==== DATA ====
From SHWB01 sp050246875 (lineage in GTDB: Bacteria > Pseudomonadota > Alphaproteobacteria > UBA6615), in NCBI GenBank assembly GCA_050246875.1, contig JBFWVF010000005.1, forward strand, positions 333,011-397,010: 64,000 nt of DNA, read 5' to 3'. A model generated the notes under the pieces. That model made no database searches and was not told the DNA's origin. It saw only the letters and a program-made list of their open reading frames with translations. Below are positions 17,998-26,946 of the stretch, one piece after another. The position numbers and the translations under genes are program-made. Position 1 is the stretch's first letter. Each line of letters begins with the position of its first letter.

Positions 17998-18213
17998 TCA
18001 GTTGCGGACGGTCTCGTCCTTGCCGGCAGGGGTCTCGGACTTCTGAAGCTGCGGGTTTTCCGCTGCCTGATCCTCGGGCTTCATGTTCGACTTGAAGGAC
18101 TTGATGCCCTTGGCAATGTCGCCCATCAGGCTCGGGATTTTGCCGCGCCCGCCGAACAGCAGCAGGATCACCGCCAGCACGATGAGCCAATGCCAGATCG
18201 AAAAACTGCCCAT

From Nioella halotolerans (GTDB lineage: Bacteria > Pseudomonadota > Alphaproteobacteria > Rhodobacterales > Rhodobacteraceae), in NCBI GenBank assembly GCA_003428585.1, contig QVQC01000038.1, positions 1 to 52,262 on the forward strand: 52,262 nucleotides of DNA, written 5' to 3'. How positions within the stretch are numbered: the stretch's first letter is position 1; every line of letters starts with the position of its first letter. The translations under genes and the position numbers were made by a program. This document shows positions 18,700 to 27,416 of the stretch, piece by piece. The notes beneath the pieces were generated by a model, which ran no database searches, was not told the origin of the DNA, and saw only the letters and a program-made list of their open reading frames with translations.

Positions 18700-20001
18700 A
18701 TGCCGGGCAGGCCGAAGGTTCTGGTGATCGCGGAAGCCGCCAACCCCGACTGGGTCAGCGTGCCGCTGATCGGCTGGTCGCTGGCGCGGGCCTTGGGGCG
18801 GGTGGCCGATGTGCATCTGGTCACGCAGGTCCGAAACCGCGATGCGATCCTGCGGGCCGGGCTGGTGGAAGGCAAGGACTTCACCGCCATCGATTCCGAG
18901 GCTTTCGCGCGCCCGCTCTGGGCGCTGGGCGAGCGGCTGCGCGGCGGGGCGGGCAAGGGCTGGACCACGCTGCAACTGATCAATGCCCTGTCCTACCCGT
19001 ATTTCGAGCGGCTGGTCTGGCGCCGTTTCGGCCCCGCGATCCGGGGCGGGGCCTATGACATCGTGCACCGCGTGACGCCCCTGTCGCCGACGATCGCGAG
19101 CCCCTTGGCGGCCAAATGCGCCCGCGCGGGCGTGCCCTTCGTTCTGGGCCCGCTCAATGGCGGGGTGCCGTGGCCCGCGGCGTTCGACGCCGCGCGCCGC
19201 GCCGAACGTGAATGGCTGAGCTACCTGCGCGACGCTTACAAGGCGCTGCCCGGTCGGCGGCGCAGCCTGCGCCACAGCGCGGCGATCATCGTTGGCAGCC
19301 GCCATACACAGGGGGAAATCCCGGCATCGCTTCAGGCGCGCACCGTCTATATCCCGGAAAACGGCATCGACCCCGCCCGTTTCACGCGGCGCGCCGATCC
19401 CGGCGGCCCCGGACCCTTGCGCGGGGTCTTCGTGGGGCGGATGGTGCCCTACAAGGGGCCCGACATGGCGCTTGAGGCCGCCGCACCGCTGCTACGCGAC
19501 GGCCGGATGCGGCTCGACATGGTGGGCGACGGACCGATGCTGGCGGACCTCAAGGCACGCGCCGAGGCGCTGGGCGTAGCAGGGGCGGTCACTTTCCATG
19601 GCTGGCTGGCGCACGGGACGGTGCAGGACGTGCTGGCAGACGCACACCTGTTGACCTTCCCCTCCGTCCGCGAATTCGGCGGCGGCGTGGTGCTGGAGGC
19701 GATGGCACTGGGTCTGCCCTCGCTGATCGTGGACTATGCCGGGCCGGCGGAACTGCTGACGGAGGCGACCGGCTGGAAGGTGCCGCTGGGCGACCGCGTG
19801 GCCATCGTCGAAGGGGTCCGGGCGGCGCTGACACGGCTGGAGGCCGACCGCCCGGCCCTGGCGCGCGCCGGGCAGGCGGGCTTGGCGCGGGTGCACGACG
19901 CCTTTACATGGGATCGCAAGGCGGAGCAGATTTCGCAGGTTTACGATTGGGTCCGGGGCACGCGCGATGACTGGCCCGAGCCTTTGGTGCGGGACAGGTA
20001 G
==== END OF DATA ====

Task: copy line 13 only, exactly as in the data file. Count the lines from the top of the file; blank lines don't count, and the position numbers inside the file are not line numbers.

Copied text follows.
19001 ATTTCGAGCGGCTGGTCTGGCGCCGTTTCGGCCCCGCGATCCGGGGCGGGGCCTATGACATCGTGCACCGCGTGACGCCCCTGTCGCCGACGATCGCGAG